Bennett also spent 32.8 hours preparing the bill of costs and fee petition. He did so after conducting multiple rounds of revisions on declarations and category listings. With regard to time spent drafting fee petitions, the Court must decide "whether the hours claimed to have been expended on the fee request bear a rational relation to the number of hours spent litigating the merits." Spegon, 175 F.3d at 554; see also Kurowski v. Krajewski, 848 F.2d 767, 776 (7th Cir. 1988) (finding 1.6 hours billed for preparation of a fee petition was reasonable in light of the approximately 140 hours of time spent litigating the merits of the case). In this case, 3 hours of Bennett's time seems a more reasonable amount of time for the task at hand, in addition to the 2.6 hours paralegal Gonzalez spent preparing charts and breaking down billable hours into categories.
In addition to the 29.8 hours deducted from the preparation of the fee petition, the Court deducts 58.7 hours from Bennett's total billed hours as excessive. This number reflects the sum of hours spent on rounds of extensive review beyond the first two or three, for basic documents produced throughout litigation, principally during discovery and the pretrial stages. Overall, the Court reduces Bennett's hours by a total of 142.15 hours after accounting for clerical, excessive, or insufficiently detailed work charged. This leaves Bennett with 211.9 billable hours, as opposed to the 83.5 hours collectively clocked by his three associates.
The Court cannot fathom how Bennett, a seasoned partner, justified this extraordinary time commitment, especially given this case's lack of procedural or legal complexity, and the unquestionable ability of his capable associates to undertake the bulk of the work (Bennett spares no words in praising his subordinates' skills and independence). Rather than scour the invoice for delegable tasks, however, the Court will give Bennett the benefit of the doubt as to how his firm chooses to allocate time.
C. Partial Success
Finally, the Court must account for the dismissal, voluntary withdrawal, or lack of success on Counts II, III, V, and VI. When a plaintiff has only met with partial success, a court must reduce the fee so that the prevailing party is rightly compensated for the amount "expended in pursuit of the ultimate result achieved." Hensley, 461 U.S. at 435; Spanish Action Comm. of Chicago v. City of Chicago, 811 F.2d 1129, 1138 (7th Cir. 1987). "There is no precise rule or formula for making these determinations. [A court] may attempt to identify specific hours that should be eliminated, or it may simply reduce the award to account for the limited success." Id. at 436-37. Where, as here, a plaintiff's claims involve interrelated facts or legal theories, the Supreme Court cautions courts against "divid[ing] the hours expended on a claim-by-claim basis." Id. at 435. Rather, a court should "focus on the significance of the overall relief obtained by the plaintiff in relation to the hours reasonably expended on the litigation." Id..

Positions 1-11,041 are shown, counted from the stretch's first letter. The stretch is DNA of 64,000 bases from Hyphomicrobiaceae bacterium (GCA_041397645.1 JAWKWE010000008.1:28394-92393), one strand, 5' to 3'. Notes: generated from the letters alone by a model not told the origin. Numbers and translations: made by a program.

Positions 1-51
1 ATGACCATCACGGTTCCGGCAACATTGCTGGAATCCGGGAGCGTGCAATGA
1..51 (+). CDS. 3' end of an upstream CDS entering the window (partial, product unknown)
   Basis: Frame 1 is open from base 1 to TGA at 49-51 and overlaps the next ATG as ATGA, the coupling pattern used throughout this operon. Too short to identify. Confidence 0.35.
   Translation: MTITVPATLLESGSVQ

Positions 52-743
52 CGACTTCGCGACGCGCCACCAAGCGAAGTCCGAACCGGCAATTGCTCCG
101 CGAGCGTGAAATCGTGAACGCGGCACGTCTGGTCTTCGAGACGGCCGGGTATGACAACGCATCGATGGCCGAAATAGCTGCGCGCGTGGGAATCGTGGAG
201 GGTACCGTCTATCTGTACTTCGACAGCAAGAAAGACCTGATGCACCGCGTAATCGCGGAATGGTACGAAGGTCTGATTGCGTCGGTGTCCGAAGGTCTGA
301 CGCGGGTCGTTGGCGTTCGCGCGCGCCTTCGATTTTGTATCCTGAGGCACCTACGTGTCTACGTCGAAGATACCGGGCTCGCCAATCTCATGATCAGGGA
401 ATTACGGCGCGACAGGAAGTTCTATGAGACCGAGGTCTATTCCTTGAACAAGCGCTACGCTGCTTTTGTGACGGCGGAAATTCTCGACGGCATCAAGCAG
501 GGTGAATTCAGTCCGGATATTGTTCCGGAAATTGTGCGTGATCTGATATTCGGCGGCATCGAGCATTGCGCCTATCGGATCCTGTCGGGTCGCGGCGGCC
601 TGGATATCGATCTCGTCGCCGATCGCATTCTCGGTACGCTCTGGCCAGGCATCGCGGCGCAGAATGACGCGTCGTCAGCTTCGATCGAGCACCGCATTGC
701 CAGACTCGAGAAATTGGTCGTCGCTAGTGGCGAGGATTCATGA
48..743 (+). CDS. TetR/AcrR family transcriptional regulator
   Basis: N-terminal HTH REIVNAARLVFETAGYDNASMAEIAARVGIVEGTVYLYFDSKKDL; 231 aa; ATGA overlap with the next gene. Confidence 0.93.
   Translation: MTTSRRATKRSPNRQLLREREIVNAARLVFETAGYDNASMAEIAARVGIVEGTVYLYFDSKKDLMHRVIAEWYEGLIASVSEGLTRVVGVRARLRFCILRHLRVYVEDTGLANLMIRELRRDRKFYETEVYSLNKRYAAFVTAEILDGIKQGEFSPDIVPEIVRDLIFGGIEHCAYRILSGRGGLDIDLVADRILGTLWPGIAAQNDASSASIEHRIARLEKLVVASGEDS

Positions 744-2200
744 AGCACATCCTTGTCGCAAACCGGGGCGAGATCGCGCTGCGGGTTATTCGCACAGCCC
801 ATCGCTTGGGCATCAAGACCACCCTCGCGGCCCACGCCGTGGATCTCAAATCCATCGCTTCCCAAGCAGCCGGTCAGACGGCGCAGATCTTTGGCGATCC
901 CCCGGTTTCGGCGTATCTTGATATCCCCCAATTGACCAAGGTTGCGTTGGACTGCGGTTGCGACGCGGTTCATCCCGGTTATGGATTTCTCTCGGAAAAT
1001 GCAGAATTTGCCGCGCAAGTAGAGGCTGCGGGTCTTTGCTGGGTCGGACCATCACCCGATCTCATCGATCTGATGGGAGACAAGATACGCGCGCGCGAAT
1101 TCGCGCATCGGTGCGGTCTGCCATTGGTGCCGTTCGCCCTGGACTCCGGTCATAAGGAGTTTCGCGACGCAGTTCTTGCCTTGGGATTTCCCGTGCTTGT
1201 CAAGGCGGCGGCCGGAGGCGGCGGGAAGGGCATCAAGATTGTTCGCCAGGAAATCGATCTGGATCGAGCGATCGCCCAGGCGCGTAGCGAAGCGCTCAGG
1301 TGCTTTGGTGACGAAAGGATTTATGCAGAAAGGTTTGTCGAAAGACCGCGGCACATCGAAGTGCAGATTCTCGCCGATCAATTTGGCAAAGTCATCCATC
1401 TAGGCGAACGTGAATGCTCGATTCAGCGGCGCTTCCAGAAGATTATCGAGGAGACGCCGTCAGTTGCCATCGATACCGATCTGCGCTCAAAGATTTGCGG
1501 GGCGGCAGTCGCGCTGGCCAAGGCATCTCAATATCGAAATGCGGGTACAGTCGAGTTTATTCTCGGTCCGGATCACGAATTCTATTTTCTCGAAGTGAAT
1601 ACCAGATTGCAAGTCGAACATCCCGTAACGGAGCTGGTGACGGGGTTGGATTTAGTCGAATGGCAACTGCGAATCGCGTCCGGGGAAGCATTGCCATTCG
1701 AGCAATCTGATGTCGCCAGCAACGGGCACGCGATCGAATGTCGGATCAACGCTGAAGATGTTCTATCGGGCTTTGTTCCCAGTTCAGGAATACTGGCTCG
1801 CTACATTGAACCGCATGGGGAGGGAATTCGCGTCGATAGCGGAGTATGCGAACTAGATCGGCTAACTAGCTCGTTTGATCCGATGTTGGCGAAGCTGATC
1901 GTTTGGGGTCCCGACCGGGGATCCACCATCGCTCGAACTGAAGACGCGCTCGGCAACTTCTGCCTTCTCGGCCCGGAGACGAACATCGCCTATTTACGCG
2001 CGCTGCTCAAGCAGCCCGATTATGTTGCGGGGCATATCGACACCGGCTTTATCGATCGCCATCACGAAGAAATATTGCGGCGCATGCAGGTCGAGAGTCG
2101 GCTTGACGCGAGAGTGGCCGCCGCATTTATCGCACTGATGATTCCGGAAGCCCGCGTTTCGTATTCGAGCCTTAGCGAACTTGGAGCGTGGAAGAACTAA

Lizak's claims fall into a number of substantive categories. Lizak sought relief for Defendants' (1) failure to pay wages (for work performed by Lizak from January 13 through 18, 2008); (2) failure to pay overtime wages (for failure to pay Lizak overtime premiums for work in excess of 40 hours a week over three years); (3) retaliatory discharge (for firing Lizak after he complained about non-payment); and (4) failure to classify Lizak as an employee (for misclassification of Lizak as an independent contractor).
The Court found in favor of Mendys and Great Masonry on Lizak's two retaliatory discharge claims,*fn3 for which Lizak sought $48,822.05 in damages, $48,822.05 in liquidated damages, and additional punitive damages. Prior to trial, Lizak voluntarily withdrew his failure-to-pay-wages claims. Lizak prevailed on his two failure-to-pay-overtime wages claims, for which he sought and recovered $28,846.25 in unpaid overtime premiums, an equal amount in liquidated damages, and $21,210.15 in IMWL statutory payments. The Court also found in favor of Lizak on his IECA claim, for failure to designate Lizak as an employee, awarding him the requested amount of $1,000.00.
The overtime and retaliation claims form the crux of this case. Lizak's attorneys expended considerable effort investigating his retaliation claims, battling Defendants' motion to dismiss one of the claims, and pursuing the other claim through trial and the post-trial memorandum, to no avail. However, the legal and factual issues associated with Lizak's retaliation and other claims overlap to some degree. Moreover, it is unclear how much time Lizak's attorneys allocated to the two voluntarily dismissed charges. Taking all this into account, the Court reduces Lizak's fee award by 25%.
The Court calculates the final lodestar amounts and subsequent adjustments for Lizak's attorneys as follows:
After 25% Reduction for Partial Success: $61,511.25
For the foregoing reasons, the Court awards Plaintiff Lizak $61,511.25 in attorneys' fees, to be taxed against Defendants Mendys and Great Masonry.